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Physics of the Heart

Minh Truong: Minh Truong Fontbonne University Tableaux

Instructor says helping others is the 'very best thing'

From the September 2009 edition of Tableaux.

Imagine leaving everything you know behind you. Imagine risking your life in order to secure your future. Imagine starting over in a new world.

For Dr. Minh Truong, these scenarios were at one time a very vivid reality. Truong, an assistant professor in Fontbonne University's biological and physical sciences department, spent the earliest years of his life in Saigon, Vietnam. But in 1984, his family escaped the communist country in a small boat built by his father, an engineer. Truong, then 8, and his parents and sister, were plucked from the middle of the ocean a few days later by a support ship near an oil-drilling platform. They have since made their home in the United States.

Truong, now 34, resides in the Ferguson area with his wife, Amanda, a Fontbonne mathematics and computer science instructor, and their two children. In 2006, he received his doctorate in theoretical particle physics in tandem from the University of Missouri-St. Louis and the University of Missouri-Rolla. He can often be seen walking through the halls of Fontbonne, clean-cut, well-dressed, reserved but friendly. On a typical day, he teaches physical science and engineering physics; in his free time, he researches theoretical physics. This past winter, it was Truong's research outside of class in the area of high energy physics, or supersymmetry, that lead him to an international conference in his native country of Vietnam.

"This was something I wanted to do as part of my professional development," he said. "I didn't have any expectations. I just wanted to meet people, especially other scientists."

And they were eager to meet Truong as well. He was even invited back to Hanoi University and Ho Chi Minh University as a visiting professor during the 2009-2010 winter break.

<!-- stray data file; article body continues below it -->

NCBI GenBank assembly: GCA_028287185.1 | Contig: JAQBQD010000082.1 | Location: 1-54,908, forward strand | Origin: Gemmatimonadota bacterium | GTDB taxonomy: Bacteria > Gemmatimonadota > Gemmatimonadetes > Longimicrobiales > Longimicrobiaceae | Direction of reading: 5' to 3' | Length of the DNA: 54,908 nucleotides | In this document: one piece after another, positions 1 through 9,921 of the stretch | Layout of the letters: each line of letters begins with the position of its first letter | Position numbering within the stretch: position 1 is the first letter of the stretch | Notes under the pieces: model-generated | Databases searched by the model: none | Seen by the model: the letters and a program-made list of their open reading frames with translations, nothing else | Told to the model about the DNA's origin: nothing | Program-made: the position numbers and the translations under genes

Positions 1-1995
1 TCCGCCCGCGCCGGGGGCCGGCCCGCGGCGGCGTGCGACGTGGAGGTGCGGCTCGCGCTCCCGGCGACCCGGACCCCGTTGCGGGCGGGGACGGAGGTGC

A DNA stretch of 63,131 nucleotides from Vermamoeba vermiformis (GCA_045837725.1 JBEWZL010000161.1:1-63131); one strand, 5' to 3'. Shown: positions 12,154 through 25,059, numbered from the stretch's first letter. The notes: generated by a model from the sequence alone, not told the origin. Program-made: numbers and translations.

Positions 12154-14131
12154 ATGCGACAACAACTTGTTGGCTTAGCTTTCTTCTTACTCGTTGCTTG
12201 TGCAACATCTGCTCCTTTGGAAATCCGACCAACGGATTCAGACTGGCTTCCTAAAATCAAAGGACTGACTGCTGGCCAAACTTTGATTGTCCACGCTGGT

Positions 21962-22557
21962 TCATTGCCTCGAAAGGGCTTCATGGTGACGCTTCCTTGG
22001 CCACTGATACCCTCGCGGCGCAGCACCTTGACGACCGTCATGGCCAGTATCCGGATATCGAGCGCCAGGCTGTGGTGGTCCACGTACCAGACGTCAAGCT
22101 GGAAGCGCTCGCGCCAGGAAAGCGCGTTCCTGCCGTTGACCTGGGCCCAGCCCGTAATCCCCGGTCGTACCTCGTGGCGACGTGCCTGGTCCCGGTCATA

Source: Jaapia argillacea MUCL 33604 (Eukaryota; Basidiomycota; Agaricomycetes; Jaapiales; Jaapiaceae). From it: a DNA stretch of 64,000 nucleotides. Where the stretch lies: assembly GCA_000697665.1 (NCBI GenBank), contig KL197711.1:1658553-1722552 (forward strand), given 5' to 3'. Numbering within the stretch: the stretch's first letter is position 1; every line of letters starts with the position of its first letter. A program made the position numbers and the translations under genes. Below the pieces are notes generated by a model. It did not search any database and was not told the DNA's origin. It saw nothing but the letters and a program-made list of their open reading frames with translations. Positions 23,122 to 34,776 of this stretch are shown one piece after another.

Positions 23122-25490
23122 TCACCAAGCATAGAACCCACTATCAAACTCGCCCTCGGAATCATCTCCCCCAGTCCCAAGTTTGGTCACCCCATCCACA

"They seemed happy I was there. Physicists in Vietnam feel isolated - because of communism, everything is censored," Truong explained.

He remembers the Vietnam of his childhood as a much smaller and slower country. Today, he said, its intensity is almost overwhelming. Chaotic traffic fills the streets, and cities overflow with noise and movement. "Initially, it felt very foreign to me," he said. "After a week, though, I felt more at home. But I am glad to be back in the States."

Truong chose to visit Vietnam for professional reasons, but he also wanted to give back to the country in which he was born. He held a fundraiser here before he left, gathering toys and school supplies that he could take to the Dieu Giac orphanage in Ho Chi Minh City. Following the 10-day conference in Hanoi, he spent time teaching, volunteering and visiting with disadvantaged children. According to Truong, many of those he met were seriously ill with diseases thought to be caused by Agent Orange used during the Vietnam War.

"The experience was profound," he said. "You wouldn't know it until you get there - the level of poverty, and at the same time, how hard people work. It makes you realize you take everything for granted."

Discipline and hard work have always been important values for Truong, and he stresses them in the classroom. "It seems to me that the value of education remains the most important priority in an average Vietnamese household," he noted. He strives to instill this priority in his students through unique learning opportunities.

"Dr. Truong's energy and excitement seem to inspire students," said Dr. Elizabeth Rayhel, associate professor and chair of Fontbonne's biological and physical sciences department. "Through his star-gazing sessions and trips to Reis Biological center, he has really given students so many hands-on opportunities to learn physics."

Clearly, energy, passion and discipline all contribute to Truong's success - in the classroom and beyond. But one could say it's his compassion that makes him a role model for the Fontbonne community.

"I would encourage others to do more traveling, to see the world, and broaden their horizons," he said. "Do whatever you can to help. To help someone else - that's the very best thing."

Learn more about biological and physical sciences at Fontbonne.

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